A Poet Questions A Quarry
I have always had a place in my heart for Prospect, Maine. My grandfather Lester Dow and my grandmother Hannah Clark Dow lived in Prospect. My mother Ruth Dow Lawless spent her childhood there. Grandfather Lester had a store at the crossroads in the early 1920s. He served as town clerk, town treasurer, and on the school committee. Lester and Hannah are buried in the Prospect cemetery, next to the tiny schoolhouse where my mother first went to school.
Last Spring my wife and I walked on the end of Bowden Point, on a piece of land purchased by the Maine Coast Heritage Trust (a failed subdivision) which will eventually pass along to state ownership. We saw deer, and a bald eagle, and came to a point looking out to the confluence of the Marsh and Penobscot Rivers.
We looked to the west, following the Marsh River back into the Howard Mendall Wildlife Management Area. This sedgy marshland is a wonderful habitat for birds and fish, and a number of other species, and a rich stopover for migratory species. A look at the ebird internet site lists fairly recent sightings of 129 bird species here, including bald eagles, salt marsh sparrows, Nelson’s sharp-tailed sparrow, American black ducks, and many more. The Marsh River flows into the Penobscot here, just above Bucksport, with that river’s migratory fish as well.
A Virginia-based company has created a business called Bowden Point Properties. They have purchased much of Heagan Mountain, on Bowden Point, where they propose to quarry and “process” granite, then load the product onto barges at a 710-foot pier they plan to build. Their plans include the quarry itself, an 80,000 square foot processing building on a 50-acre site, and an access road leading to a 710-foot pier.
This raises more than a few questions. The quarry itself would require blasting, and then the processing would create granite dust, so noise, dust, and air quality are issues (would the dust go to Fort Knox, to Bucksport?). Then there would be a haul road. Then there would be the building of a 710-foot pier into the river (why so long). There would be new barge traffic on the river. The company calls for dredging – what toxins would that dredging stir up – with that region of the Penobscot already home to mercury, dioxin, and other heavy metal contaminants.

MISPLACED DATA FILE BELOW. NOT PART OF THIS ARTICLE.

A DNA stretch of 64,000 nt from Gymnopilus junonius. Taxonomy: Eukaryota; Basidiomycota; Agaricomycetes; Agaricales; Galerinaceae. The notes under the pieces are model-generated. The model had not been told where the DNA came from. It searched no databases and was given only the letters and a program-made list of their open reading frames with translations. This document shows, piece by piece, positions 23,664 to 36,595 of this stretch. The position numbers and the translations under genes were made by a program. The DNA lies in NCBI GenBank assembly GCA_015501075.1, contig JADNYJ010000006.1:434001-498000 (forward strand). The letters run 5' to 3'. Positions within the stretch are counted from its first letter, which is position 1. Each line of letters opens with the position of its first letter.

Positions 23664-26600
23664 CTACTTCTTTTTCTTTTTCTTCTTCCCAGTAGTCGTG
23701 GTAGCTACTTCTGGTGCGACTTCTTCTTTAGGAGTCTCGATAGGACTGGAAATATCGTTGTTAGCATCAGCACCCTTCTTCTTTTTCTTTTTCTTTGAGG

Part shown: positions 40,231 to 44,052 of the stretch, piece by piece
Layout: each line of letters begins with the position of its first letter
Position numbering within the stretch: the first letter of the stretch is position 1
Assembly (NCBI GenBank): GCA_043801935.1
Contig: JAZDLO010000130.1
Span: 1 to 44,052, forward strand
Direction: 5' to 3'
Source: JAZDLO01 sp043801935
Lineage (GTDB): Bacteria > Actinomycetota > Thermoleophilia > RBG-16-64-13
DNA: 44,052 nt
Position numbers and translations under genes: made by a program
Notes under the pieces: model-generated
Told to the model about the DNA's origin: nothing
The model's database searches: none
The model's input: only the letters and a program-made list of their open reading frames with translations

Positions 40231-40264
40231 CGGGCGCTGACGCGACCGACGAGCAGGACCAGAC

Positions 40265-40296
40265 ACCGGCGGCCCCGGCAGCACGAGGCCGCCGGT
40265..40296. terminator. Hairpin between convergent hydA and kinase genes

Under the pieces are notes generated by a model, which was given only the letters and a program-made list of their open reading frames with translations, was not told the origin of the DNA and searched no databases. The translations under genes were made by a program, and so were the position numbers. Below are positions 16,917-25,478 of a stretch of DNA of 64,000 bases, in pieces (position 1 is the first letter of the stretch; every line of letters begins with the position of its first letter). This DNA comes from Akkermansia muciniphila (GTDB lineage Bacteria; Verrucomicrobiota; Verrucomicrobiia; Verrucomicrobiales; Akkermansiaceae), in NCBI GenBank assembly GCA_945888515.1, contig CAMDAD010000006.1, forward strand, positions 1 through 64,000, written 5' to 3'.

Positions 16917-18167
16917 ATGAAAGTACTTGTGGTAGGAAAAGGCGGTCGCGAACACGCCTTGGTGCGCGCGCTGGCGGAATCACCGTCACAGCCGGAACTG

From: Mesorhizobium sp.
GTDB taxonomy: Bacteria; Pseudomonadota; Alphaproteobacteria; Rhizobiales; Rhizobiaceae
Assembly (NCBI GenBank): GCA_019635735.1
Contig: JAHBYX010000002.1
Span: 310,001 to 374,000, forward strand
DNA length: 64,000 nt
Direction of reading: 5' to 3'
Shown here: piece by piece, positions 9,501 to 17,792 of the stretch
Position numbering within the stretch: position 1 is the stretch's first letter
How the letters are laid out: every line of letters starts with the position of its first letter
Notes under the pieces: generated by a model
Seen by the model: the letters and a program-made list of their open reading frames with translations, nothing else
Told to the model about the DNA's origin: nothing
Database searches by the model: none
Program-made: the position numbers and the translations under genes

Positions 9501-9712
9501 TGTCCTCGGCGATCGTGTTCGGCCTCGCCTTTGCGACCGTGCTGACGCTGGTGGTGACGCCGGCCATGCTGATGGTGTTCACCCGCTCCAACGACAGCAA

The company calls for drilling a well and using up to 50,000 gallons of water per day. Where does that come from, how does that affect local wells, how quickly does the aquifer recharge, and where does the water go once it has been used and with what in it? The town has no comprehensive plan to address impacts on groundwater. Prospect does have a shoreland zoning ordinance with a 250-foot setback, but the company wants to change that. Such a change would require voter approval.
What will happen to wells, property values, and quality of life for the local residents? Prospect is a small town, with not a lot of people to try and stop this project.
And then there are the non-human residents. The western and northwestern borders of Bowden Point are wildlife management areas, protected areas for birds, fish, and other local species. There are the Marsh and Penobscot Rivers. The water, the air, who speaks for these resources? This project has great potential to harm the human and non-human habitats, the water, the air, the quality of life for all beings in this beautiful place.
So many questions.
We probably all have places like Prospect in our hearts. Here is a chance to protect one of those places.
Editor’s Note: You can learn more about this proposed project and see a map in this Bangor Daily News article. Read an excerpt from Gary Lawless’s recent book of poetry here: “A Few Cobbles from HOW THE STONES CAME TO VENICE.” The first poems in the book are about Prospect, Maine – it is the same place – the same granite.
Gary Lawless is a poet, bioregional advocate, and co-founder of Gulf of Maine Books, in Brunswick Maine.
He and his wife Beth Leonard care-take the old farm of Henry Beston & Elizabeth Coatsworth (both acclaimed authors of the mid-20th century), near Damariscotta Lake.
Gary’s score of poetry collections includes Poems for the Wild Earth and Caribou Planet. His new book of poems is How the Stones Came to Venice, and his poetry blog.